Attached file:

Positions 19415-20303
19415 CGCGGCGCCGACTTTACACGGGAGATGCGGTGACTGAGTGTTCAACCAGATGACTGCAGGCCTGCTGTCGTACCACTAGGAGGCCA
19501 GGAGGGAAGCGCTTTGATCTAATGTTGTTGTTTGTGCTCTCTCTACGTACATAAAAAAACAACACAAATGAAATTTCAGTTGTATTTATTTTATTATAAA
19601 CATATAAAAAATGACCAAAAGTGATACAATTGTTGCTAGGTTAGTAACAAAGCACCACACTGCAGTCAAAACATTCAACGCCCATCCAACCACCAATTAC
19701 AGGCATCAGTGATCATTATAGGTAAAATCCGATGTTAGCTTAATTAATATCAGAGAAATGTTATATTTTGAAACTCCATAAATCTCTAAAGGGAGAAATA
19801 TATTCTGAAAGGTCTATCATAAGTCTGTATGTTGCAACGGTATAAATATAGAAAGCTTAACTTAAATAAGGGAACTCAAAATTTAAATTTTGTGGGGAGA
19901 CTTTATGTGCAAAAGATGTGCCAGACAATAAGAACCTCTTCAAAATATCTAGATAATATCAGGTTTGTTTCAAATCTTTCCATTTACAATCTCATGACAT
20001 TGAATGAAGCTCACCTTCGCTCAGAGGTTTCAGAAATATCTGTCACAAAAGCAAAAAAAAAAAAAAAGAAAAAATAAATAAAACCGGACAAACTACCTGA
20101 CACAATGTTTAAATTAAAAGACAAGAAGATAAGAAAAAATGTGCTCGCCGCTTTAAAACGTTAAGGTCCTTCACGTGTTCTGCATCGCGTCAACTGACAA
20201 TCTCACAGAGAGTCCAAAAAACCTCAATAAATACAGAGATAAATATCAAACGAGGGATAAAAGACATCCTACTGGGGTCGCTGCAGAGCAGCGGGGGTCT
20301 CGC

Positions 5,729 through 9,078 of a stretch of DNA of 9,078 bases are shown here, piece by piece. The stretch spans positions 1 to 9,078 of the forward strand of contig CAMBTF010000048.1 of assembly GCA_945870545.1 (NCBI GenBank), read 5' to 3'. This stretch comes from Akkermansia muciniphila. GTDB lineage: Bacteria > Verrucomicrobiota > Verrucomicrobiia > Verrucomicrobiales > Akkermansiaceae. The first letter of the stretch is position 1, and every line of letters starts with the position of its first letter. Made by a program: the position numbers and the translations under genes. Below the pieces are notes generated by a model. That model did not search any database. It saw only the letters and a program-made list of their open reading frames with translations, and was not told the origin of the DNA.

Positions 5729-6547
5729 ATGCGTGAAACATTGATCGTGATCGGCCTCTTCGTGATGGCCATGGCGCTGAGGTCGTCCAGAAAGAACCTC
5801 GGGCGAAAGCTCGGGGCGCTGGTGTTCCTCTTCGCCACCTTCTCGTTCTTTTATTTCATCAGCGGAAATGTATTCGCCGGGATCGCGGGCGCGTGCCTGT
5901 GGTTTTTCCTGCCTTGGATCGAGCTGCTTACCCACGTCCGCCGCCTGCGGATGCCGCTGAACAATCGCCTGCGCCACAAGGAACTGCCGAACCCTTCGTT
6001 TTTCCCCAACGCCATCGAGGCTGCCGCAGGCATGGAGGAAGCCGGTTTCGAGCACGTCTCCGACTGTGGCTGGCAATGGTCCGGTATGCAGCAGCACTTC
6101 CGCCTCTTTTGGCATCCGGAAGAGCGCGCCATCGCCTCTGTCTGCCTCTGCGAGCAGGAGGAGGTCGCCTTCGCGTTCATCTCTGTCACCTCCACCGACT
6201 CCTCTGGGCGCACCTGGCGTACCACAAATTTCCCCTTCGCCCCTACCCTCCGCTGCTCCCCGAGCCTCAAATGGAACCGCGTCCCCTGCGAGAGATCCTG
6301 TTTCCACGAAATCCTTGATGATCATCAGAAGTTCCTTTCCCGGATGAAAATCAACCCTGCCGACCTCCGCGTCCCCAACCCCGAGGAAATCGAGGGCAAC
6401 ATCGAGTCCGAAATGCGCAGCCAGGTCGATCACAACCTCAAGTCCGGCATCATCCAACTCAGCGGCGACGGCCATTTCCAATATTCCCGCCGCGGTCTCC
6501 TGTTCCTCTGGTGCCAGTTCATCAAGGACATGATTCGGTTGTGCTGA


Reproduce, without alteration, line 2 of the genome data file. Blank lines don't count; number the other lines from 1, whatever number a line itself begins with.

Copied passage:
19415 CGCGGCGCCGACTTTACACGGGAGATGCGGTGACTGAGTGTTCAACCAGATGACTGCAGGCCTGCTGTCGTACCACTAGGAGGCCA